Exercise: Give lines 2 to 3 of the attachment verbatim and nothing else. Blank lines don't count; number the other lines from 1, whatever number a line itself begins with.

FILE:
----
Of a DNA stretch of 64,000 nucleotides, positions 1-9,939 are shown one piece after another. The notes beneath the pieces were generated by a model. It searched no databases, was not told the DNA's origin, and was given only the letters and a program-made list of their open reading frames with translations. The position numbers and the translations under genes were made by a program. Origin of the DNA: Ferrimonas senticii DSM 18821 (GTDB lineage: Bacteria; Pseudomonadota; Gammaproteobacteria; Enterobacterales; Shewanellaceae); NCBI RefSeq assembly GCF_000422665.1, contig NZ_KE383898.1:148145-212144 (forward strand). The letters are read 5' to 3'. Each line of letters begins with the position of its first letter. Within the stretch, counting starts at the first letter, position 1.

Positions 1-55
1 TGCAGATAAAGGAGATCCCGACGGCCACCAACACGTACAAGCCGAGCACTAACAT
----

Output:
Positions 1-55
1 TGCAGATAAAGGAGATCCCGACGGCCACCAACACGTACAAGCCGAGCACTAACAT